Merkel faces uphill task to maintain good COVID-19 record
Just as scientists and health care specialists had predicted and politicians feared, autumn is here and the much-dreaded second wave of the coronavirus disease (COVID-19) pandemic has firmly gripped Europe. In many countries, this wave seems to be stronger than the first, as the daily infection rates have reached new highs, particularly in France.
Alongside the UK, continental nations like France, Italy and Spain have already started imposing and even tightening regulations, notably nighttime curfews. Most political leaders, uncertain of exactly how the pandemic may play out during the winter, are for now assuring their citizens that there won’t be a second total lockdown.
One of the first leaders to say this was German Chancellor Angela Merkel, who has also begun tightening the restrictions as the virus takes hold once again. One can only hope that she manages to keep her word.
Merkel won plaudits not only from fellow Germans but also several other European leaders and global institutions for the way she handled the first wave. As the leaders of other European nations were struggling to come up with a response to effectively deal with and contain the pandemic, Merkel went into overdrive and demonstrated the typical German efficiency and discipline.
Right from the outset, Merkel adopted a two-pronged approach. One was large-scale and widespread testing, instead of slowly ramping up testing as many other countries have done. Germany also rapidly developed a very effective contact tracing system and, with a reinforced health care system, the country was able to slow the virus’ spread within the first few weeks, while it went from bad to worse in most other nations.
The chancellor then identified the hotspots where the infection rates were highest and set time-bound targets to curb the rate of spread and keep fatalities to a minimum. As a result, by mid-May, barely two months after the pandemic had begun spreading around Europe, Germany had managed to flatten the curve of new infections. This made Germany, the most populous country in the EU, one of the bloc’s best-performing in terms of limiting the number of cases and deaths. It has still only suffered just over 10,000 COVID-19-related deaths, compared to 35,000 in France and Spain and 37,000 in Italy.
While taking care of the health-related aspects of the pandemic, Merkel did not lose sight of the economic crisis that the shutdown of offices, shops and factories brought about. Germany was the first EU member state to unveil a large-scale bailout for the companies and citizens hit by the pandemic, with its package eventually totaling almost $1.5 trillion.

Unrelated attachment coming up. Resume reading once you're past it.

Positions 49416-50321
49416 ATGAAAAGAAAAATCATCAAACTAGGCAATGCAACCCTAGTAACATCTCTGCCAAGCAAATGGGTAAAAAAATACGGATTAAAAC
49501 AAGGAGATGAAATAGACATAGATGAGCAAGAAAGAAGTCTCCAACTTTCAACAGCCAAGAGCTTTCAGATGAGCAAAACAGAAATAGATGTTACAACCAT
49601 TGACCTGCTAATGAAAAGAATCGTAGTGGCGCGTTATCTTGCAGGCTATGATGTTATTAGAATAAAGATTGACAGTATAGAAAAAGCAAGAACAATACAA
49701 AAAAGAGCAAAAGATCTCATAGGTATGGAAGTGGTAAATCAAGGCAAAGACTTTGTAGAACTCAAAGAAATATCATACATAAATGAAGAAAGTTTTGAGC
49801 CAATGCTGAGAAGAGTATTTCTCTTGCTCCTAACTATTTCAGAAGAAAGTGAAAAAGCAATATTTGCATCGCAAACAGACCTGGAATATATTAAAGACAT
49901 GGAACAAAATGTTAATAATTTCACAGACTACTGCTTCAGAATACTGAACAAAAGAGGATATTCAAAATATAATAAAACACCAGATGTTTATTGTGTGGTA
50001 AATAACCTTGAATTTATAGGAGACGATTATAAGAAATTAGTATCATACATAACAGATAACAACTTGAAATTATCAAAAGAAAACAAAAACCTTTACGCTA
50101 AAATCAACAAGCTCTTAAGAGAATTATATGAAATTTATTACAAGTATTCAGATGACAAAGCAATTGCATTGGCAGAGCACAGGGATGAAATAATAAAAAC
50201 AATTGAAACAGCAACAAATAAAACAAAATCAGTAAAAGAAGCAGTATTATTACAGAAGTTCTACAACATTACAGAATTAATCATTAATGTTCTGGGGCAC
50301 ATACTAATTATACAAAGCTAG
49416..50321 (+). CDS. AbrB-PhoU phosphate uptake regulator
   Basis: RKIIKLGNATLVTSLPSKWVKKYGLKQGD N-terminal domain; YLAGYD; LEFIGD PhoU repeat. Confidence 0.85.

The people of Germany seem to have reached their limit in terms of lockdowns and restrictions.
When the virus seemed to be under control, Germany was one of the first nations in the EU to end its lockdown and lift restrictions. Bars and cafes reopened, as did offices and shops. Despite these liberalizations, the number of cases seemed to remain flat until about a month ago. It was then that the infections began to shoot up dramatically. Thus, while it added only 46,000 cases in September, Germany saw more than 156,000 new cases in the first 25 days of October.
As soon as the infections began to shoot up, the German government began to reintroduce restrictions. The mood in Berlin this time around is definitely much more somber than it was in the summer. There are several reasons for this. First is that, even though Germany’s count remains much lower than the other large EU nations, the rise in cases in this phase seems to be out of control. And, as winter approaches, the number of cases could keep on rising faster than ever, partly due to the colder and more humid weather conditions and also the fact that the virus is more likely to spread through cold.
A second worry for Merkel and her government may be that, despite Germany being far removed from the scenes witnessed earlier in the year of hospitals in various EU nations overflowing with patients, its health care system is stretched. It has been facing the challenge of dealing with patients for more than nine months and its personnel and equipment have their limits.
The story with economic bailout packages is similar. Though Germany is the largest economy in Europe and has not suffered as seriously as many of its fellow EU members, Berlin has been known for its tight-fisted fiscal policy, where the politicians like to keep strict tabs on their fiscal spending. Though these limits have been relaxed in the current crisis, Merkel cannot keep on extending fresh bailouts to help German companies and citizens deal with the pandemic’s economic fallout.
But the biggest worry for the chancellor is that the people of Germany seem to have reached their limit in terms of lockdowns and restrictions. Far-right parties have been keenly exploiting this by organizing protests against any new limitations, let alone a full lockdown. In late August, Berlin saw a huge protest against coronavirus restrictions and more than 300 people were arrested. These demonstrations have not only continued but also spread across the country as people tire of the restrictions. Unlike the initial lockdown, when most Germans immediately heeded Merkel’s call to stay at home and use masks, now — in a very atypical and surprising display of indiscipline — many Germans are questioning the government and have begun believing and spreading conspiracy theories about the pandemic.
Though she may be the most astute politician currently around in Europe, even Merkel may now find herself facing an uphill task to keep the pandemic, the economy and her restive population in check.
• Ranvir S. Nayar is managing editor of Media India Group, a global platform based in Europe and India, which encompasses publishing, communication, and consultation services.